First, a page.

Reusable Learning Objects

Reflective Statement: RLO (Reusable Learning Objects) are essentially electronic lessons with built in practice activities, that can be used by different students without any changes being made to the original. There are very much like self paced modules in terms of eLearning, in that the instructor sets them up once, and students may work through them at a pace that is comfortable for them. They offer interesting teaching opportunities, and I can see the potential for my own courses. RLOs may address the need for direct instruction on certain topics. I am definitely interested in further exploration. The reusable learning object we explored allowed us to assess whether we were learner centered or teacher centered in our beliefs about instruction.

Langan, T. (n.d.). Assessment: Teacher-centered or Learner-centered? WISC - Online. Retrieved March 09, 2014, from

"Users complete a self-inventory to determine if their approach to assessment is teacher-centered or learner-centered."

RLO Assessment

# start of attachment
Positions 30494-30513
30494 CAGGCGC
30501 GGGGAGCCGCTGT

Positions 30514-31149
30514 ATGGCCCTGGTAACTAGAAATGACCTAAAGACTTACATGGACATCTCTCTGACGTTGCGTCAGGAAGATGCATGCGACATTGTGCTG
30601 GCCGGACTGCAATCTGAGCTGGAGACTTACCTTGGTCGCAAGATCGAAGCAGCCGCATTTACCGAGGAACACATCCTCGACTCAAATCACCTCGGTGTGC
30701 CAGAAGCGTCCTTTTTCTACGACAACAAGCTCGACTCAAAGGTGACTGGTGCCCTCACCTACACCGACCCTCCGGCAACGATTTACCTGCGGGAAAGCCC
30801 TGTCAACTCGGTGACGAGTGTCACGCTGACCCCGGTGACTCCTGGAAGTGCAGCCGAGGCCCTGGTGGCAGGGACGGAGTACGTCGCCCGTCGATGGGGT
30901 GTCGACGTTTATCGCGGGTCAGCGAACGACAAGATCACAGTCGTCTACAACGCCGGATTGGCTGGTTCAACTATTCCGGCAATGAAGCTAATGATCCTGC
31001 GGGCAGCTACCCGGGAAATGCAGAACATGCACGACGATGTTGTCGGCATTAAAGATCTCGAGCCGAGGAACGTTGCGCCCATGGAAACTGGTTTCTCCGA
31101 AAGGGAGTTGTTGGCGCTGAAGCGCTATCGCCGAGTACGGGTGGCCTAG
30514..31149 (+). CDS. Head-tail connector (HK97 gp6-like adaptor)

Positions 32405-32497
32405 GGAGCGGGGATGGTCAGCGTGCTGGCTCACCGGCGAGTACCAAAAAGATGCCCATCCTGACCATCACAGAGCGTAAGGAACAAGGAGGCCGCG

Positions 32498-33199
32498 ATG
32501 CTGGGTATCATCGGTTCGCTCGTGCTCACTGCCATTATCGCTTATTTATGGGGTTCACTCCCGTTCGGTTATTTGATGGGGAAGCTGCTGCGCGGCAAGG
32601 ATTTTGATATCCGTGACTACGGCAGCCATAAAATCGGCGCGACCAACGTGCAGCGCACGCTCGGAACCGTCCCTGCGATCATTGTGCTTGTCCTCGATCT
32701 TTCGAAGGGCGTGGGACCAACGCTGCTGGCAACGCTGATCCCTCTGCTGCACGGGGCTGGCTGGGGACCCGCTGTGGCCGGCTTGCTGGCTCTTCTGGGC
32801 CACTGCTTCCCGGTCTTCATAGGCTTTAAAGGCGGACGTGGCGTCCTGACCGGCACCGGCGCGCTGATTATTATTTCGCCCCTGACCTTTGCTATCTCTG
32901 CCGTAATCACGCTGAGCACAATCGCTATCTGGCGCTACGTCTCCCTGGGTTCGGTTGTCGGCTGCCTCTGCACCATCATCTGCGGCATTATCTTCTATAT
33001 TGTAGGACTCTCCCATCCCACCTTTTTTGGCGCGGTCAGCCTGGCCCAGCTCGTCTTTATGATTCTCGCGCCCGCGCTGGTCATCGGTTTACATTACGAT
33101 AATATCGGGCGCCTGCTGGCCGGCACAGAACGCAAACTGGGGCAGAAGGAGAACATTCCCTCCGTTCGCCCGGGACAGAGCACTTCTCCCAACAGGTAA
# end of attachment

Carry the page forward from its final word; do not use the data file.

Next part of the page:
I am very much learner centered in my beliefs about instruction. Learning and assessment should be about taking the learner from where they are, and bringing them to a new level of understanding, but this cannot happen in a vacuum. Students must also be a part of the process so that they better understand themselves as learners. With learner-centered instruction, it is important to treat each learner as an individual, not as part of a pack. The learner-centered approach asks instructors to step aside as the sage, and assume the role of a guide. This is very much the role of a librarian in the first place. We are here to help you find the answers, not just today, but in the future. As much knowledge as I may have to impart on a student, direct instruction is not always the best way to deliver it. Working together with the student to help them understand the research process, and guide them on their own path of inquiry is the most important part of my job. Although direct instruction is sometimes necessary, it is not the only way that students learn the content and skills that they are interacting with. Deeper learning occurs when they are the driving force behind their own learning, and no matter how much drill and practice they partake in, the “knowledge” will leave them soon after the test has been taken.